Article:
confined at the National Bureau of Investigation
Treatment and Rehabilitation Center (NBI­TRC), Tagaytay
City since January 19, 1996, where he was undergoing
treatment and rehabilitation for drug dependency. Thus, on
February 2, 1996, a liaison officer of the NBI­TRC
appeared before the trial court with a certification that

http://central.com.ph/sfsreader/session/0000016134ffbd3bde26eb56003600fb002c009e/p/AQE681/?username=Guest 4/14
1/27/2018 SUPREME COURT REPORTS ANNOTATED VOLUME 383

petitioner will be unable to comply with the directive to


answer the complaint within the reglementary period,
inasmuch as it will take six months for him to complete the
rehabilitation program and before he can be recommended
3
for discharge by the Rehabilitation Committee.
The trial court, despite the written certification from
NBI­TRC, granted respondents’ motion to declare
petitioner in default and ordered them to present evidence
ex­parte. On March 21, 1996, the trial court rendered
judgment in favor of respondents as follows:

“FROM THE FOREGOING CONSIDERATIONS, judgment is


hereby rendered in favor of the plaintiffs and against the
defendant ordering the latter and other person/s claiming rights
under him:

______________

1 Rollo, pp. 37­40.


2 Ibid., p. 41.
3 Ibid., pp. 51­52.

668

668 SUPREME COURT REPORTS ANNOTATED


Samartino vs. Raon

1. To vacate immediately the land in question after the


finality of the decision.
2. For the defendant to pay the plaintiffs the sum of
P5,000.00 monthly from January, 1992 up to the time he
surrenders the premises considered as damages for the
use of the subject land.
3. For the defendant to pay the plaintiffs P10,000.00 as and
for attorney’s fees with an additional P800.00 as
appearance fees.
4. To pay the plaintiffs P100.00 as filing fee.
4
SO ORDERED.”

After learning of the adverse decision against him,


petitioner’s counsel filed with the Regional Trial Court of
Cavite City, Branch 16, a motion to set aside judgment.
The motion was treated as an appeal and docketed as Civil
Case No. N­6281. On July 18, 1996, the RTC affirmed the
http://central.com.ph/sfsreader/session/0000016134ffbd3bde26eb56003600fb002c009e/p/AQE681/?username=Guest 5/14
1/27/2018 SUPREME COURT REPORTS ANNOTATED VOLUME 383
5
decision of the MTC.
The aforesaid decision became final. Accordingly, the
court of origin
6
issued on September 17, 1996 a writ of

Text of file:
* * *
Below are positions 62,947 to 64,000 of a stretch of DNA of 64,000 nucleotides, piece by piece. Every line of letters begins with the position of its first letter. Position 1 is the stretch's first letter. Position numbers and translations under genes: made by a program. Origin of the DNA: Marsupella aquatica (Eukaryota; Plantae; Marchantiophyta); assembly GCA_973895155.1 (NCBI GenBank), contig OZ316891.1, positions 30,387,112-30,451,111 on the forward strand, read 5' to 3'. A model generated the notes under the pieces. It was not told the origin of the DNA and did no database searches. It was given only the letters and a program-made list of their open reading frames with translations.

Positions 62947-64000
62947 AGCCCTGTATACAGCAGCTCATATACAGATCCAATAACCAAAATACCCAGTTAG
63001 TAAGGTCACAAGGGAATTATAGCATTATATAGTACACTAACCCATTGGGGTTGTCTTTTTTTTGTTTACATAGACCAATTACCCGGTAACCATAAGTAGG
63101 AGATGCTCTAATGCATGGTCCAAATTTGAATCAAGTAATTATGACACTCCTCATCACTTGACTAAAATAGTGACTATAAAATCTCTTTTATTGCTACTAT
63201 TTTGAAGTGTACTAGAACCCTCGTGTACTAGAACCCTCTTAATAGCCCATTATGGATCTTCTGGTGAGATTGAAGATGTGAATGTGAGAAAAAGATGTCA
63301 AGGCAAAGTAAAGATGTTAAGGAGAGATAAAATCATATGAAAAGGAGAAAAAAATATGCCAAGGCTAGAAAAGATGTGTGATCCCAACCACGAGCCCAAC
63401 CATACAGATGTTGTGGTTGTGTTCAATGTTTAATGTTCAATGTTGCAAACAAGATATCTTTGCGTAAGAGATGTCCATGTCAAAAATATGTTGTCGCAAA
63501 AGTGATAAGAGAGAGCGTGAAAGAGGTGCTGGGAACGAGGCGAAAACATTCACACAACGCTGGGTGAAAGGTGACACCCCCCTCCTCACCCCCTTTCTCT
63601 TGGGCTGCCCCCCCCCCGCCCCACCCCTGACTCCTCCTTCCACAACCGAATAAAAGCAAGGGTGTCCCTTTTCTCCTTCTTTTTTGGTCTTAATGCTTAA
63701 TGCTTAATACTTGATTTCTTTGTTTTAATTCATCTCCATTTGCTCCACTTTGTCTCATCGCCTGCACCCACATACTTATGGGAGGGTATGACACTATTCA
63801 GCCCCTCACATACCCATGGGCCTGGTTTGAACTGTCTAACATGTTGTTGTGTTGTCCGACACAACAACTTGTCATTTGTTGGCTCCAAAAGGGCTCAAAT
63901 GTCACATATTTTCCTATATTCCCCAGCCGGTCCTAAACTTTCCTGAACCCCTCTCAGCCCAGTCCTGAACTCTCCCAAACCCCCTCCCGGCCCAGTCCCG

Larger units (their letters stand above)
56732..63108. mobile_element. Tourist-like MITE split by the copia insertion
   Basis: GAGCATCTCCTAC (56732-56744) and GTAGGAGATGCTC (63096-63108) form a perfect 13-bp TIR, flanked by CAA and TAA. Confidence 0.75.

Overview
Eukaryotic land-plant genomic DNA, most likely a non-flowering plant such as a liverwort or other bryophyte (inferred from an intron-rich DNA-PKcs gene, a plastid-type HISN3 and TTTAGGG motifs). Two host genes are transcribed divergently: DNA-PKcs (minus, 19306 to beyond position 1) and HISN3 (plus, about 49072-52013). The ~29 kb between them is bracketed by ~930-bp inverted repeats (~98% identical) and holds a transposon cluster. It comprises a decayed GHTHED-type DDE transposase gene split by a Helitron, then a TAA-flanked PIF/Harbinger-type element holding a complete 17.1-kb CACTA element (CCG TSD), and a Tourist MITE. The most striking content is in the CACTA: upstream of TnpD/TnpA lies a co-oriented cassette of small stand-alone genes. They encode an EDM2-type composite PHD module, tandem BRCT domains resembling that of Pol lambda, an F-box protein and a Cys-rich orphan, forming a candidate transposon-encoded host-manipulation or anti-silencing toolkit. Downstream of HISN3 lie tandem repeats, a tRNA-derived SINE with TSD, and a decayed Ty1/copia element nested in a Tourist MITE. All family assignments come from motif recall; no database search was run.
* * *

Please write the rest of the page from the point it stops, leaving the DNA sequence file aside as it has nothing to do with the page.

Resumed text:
execution. Petitioner was given a grace period of one
month within which to vacate the premises. His real
property situated in Noveleta, Cavite, covered by Transfer
Certificate of Title No. T­283572, was levied and sold at
public auction to7 respondents in full satisfaction of the
monetary award.
On November 25, 1996, petitioner filed with the
Regional Trial Court of Cavite City, a petition for relief
8
from judgment, docketed as Civil Case No. N­6393. In9
support thereof, petitioner submitted an affidavit of merit,
alleging in fine that the parcel of land from which he was
being evicted had been sold to him by Filomena Bernardo­
Crisostomo, as evidenced10 by the Deed of Absolute Sale
dated December 13, 1988.

______________

4 Ibid., pp. 42­46, at 46; penned by Judge Antonio G. Mirano.


5 Ibid., pp. 53­63; penned by Judge Manuel A. Mayo.
6 Ibid., pp. 66­67.
7 Ibid., pp. 71, 199.
8 Ibid., pp. 77­90.
9 Ibid., pp. 73­74.
10 Ibid., pp. 75­76.

669

VOL. 383, JULY 3, 2002 669


Samartino vs. Raon

The following day, November 26, 1996, the RTC issued an 11


Order dismissing the petition for relief from judgment.
Petitioner’s Motion for Reconsideration was denied on
December 12, 1996. A second Motion for Reconsideration
12
was likewise denied on January 14, 1997. On the same
day, a writ of demolition was issued commanding the
sheriff to remove the building and improvements made by
petitioner on the subject premises13
and to deliver the
possession thereof to respondents.
Petitioner thus filed a petition for certiorari with14 the
Court of Appeals, docketed as CA­G.R. SP No. 43202. On
http://central.com.ph/sfsreader/session/0000016134ffbd3bde26eb56003600fb002c009e/p/AQE681/?username=Guest 6/14